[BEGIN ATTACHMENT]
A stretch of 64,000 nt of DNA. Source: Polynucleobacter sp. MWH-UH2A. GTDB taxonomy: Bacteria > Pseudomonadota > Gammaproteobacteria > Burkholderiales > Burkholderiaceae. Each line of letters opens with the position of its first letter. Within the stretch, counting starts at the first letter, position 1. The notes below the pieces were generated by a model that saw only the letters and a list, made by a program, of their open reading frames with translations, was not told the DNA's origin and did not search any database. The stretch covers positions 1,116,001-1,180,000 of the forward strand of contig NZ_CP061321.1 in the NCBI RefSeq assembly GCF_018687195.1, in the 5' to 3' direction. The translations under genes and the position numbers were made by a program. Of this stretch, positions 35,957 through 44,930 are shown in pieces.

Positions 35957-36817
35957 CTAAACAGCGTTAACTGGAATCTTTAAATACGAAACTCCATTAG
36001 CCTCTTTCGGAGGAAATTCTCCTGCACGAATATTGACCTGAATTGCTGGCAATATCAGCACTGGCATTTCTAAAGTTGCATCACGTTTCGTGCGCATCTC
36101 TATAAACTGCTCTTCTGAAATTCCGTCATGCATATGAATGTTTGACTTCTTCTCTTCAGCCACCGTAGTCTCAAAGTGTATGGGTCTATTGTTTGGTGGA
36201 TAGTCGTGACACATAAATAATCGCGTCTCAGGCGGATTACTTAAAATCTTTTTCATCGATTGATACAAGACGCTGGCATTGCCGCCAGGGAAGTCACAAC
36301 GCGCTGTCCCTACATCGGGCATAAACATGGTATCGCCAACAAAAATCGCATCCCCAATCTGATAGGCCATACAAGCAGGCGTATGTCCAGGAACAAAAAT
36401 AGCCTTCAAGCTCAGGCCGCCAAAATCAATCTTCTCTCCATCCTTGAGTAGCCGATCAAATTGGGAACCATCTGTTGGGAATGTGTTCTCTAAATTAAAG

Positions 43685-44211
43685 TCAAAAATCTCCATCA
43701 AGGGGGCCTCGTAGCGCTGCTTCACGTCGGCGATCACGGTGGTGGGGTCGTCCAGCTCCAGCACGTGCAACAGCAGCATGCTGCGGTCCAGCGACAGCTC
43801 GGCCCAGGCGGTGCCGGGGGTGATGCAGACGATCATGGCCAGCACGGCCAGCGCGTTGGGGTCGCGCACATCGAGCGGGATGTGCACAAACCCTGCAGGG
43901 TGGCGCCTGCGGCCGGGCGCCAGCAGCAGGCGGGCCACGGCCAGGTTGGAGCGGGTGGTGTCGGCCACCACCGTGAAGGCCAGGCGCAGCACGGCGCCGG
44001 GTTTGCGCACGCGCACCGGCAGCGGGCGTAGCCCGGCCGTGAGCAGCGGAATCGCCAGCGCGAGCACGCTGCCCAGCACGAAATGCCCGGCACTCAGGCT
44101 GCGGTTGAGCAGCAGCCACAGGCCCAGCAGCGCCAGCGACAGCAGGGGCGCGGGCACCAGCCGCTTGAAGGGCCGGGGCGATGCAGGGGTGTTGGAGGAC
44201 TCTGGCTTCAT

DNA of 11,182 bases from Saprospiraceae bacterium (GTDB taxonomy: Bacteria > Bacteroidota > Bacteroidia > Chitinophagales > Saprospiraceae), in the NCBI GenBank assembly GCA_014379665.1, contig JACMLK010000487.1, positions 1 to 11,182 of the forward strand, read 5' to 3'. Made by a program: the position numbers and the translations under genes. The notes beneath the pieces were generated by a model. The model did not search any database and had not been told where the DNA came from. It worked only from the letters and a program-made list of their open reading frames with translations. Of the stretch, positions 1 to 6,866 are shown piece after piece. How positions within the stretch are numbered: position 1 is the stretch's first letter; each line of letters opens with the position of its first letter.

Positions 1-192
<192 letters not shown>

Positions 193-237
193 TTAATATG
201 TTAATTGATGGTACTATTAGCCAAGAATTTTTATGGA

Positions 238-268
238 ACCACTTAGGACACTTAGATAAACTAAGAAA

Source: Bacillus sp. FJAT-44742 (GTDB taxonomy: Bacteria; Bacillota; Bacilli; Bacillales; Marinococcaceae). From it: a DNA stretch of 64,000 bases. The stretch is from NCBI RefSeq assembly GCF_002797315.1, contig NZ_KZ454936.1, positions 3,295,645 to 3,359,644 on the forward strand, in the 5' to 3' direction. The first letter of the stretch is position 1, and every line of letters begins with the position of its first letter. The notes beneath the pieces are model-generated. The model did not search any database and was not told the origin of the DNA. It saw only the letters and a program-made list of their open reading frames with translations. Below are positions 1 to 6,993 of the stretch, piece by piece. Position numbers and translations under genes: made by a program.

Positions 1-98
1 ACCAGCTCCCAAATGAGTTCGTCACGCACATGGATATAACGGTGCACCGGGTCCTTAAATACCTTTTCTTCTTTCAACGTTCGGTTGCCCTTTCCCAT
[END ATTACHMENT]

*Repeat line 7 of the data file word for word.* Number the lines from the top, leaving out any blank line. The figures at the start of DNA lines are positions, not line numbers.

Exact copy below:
36301 GCGCTGTCCCTACATCGGGCATAAACATGGTATCGCCAACAAAAATCGCATCCCCAATCTGATAGGCCATACAAGCAGGCGTATGTCCAGGAACAAAAAT